“Last Chance” Tax Planning & Family Legacy Planning—It’s Not “Either/Or.” It’s BOTH.

When The Blum Firm embarked on this Family Legacy Planning series several months ago, we described this new dimension of our practice as bringing both “head” and “heart” to the estate planning process. The key to holistic estate planning is to consider both “quantitative” and “qualitative” concepts and merge them into an estate plan. In the spirit of recognizing the marriage of these “soft” and “hard” issues, we want to focus on how to address family legacy planning during today’s hot legislative climate. We can’t ignore the fact that this family legacy conversation is happening during a time of potential tax law upheaval.

As we study the proposed tax changes in the American Families Plan and Senate bills known as the “For the 99.5% Act” and the “STEP Act,” we become aware of the urgent need to get out in front of these proposed changes. We read daily articles urging the wise to engage in “last chance” tax planning or else wake up with regret in January 2022. We need to pay attention to these warnings and take action, but do so thoughtfully, in a way that blends head and heart. Now is the chance to create a multi-generational estate plan to help set up future generations for success.

The estate and gift tax exemption is at an all-time high of $11.7 million, but legislation threatens to drop to the estate tax exemption to $3.5 million and the gift tax exemption to $1.0 million. It’s a “use it or lose it” situation. By using “squeeze & freeze” techniques that are currently available but now on the chopping block, you can remove far more than $11.7 million from your estate. For example, a married couple can transfer $36 million of assets to a Family Limited Partnership, where the discounted fair market value of the FLP units may be $23.4 million (after a 35% valuation discount). After gifting those FLP units to trusts, the couple can sell additional FLP units with a value of $150 million to grantor trusts and carry a note, shifting all the future appreciation on the assets out of the estate. Here’s the urgency: you can lock in the current exemption and grandfather the “squeeze & freeze” techniques used, as long as you complete your planning before the law passes.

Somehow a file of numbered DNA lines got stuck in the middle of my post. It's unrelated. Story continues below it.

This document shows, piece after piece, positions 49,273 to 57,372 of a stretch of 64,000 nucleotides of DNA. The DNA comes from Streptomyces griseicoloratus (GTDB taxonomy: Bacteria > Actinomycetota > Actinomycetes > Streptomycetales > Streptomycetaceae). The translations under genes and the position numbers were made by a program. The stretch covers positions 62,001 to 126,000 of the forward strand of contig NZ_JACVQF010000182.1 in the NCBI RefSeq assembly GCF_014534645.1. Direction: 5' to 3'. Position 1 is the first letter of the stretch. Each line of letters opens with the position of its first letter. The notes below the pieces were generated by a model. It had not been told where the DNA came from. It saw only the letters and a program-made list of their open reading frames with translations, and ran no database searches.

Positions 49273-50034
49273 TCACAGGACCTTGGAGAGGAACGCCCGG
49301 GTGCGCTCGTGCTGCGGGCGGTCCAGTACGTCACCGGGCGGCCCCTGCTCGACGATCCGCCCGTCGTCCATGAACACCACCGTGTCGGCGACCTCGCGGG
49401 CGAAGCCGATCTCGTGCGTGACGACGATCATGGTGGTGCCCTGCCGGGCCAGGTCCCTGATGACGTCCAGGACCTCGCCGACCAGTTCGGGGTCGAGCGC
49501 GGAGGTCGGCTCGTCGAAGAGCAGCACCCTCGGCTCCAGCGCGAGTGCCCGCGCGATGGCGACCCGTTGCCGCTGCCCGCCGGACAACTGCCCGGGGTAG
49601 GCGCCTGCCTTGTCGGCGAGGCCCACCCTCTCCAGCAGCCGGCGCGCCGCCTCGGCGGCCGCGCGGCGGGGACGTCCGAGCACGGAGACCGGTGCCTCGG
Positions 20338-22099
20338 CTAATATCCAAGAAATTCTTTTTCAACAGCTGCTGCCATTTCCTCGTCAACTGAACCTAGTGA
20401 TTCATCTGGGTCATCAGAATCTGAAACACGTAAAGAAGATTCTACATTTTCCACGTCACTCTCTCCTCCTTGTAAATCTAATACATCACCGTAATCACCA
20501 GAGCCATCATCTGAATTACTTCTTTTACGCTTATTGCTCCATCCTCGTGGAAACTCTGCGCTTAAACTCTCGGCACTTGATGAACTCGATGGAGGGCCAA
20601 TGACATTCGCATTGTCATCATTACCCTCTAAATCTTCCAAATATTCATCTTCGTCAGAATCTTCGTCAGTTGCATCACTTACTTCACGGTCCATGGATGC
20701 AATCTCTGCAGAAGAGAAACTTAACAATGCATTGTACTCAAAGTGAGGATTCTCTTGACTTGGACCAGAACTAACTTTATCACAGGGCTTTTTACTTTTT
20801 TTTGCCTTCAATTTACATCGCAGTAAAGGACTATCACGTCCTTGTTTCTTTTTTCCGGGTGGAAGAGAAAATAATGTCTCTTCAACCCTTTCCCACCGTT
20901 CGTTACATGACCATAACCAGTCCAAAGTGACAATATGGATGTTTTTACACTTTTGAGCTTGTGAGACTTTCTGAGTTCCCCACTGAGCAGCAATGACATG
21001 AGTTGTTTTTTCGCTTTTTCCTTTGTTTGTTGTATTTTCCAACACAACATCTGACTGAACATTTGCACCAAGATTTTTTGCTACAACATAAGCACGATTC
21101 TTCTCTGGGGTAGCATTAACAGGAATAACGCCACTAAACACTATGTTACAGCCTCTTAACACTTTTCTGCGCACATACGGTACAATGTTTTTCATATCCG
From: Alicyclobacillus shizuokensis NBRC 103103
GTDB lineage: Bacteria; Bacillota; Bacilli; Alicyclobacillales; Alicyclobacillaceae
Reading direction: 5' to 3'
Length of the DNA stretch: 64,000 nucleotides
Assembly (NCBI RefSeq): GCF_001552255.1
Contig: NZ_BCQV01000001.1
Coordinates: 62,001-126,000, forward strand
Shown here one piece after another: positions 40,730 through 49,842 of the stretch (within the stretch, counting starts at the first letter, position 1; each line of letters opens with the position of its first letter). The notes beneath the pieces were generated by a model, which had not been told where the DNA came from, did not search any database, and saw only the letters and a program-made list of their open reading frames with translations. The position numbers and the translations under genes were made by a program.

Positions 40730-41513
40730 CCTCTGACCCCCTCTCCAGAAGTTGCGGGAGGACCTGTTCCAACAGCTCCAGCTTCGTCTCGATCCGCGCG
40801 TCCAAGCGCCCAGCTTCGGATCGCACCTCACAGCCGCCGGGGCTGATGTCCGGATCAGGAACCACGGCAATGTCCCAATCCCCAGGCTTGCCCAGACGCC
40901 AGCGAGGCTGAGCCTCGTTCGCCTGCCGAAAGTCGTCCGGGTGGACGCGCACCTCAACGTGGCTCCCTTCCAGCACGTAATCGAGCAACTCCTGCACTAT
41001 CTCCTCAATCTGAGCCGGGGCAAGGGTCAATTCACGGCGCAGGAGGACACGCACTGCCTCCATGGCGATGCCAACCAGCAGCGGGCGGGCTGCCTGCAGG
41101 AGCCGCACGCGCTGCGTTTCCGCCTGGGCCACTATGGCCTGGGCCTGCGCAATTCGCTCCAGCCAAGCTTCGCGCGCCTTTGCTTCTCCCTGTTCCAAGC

Now may be the last chance to achieve this kind of wealth shift without having to pay income tax, estate tax, or gift tax. When you use creative tools like SLATs, DGTs, 678 Trusts (or BDITs), and GRATs, you not only get assets out of your estate, but you can carefully design the plan so you continue to have access to assets, control over investment decisions, and flexibility. That’s the “head” part. Now here comes the “heart” part. You can create a structure that includes future generations and begins training them to become responsible inheritors. You can build into the plan family governance procedures to teach heirs about philanthropy, entrepreneurship, family heritage, and values. After Generation 1 passes away, the assets continue in trusts designed with mentoring opportunities to continue educating and empowering future generations.

The ultimate merging of head and heart comes in the creation of a FAST (Family Advancement Sustainability Trust), a trust that endows the process of family meetings and covers the cost of preparing heirs. Now is the ideal time to use the $11.7 million exemption to fund a FAST. In next week’s email, we’ll dive deeper into the FAST solution to Family Legacy Planning.

Marvin E. Blum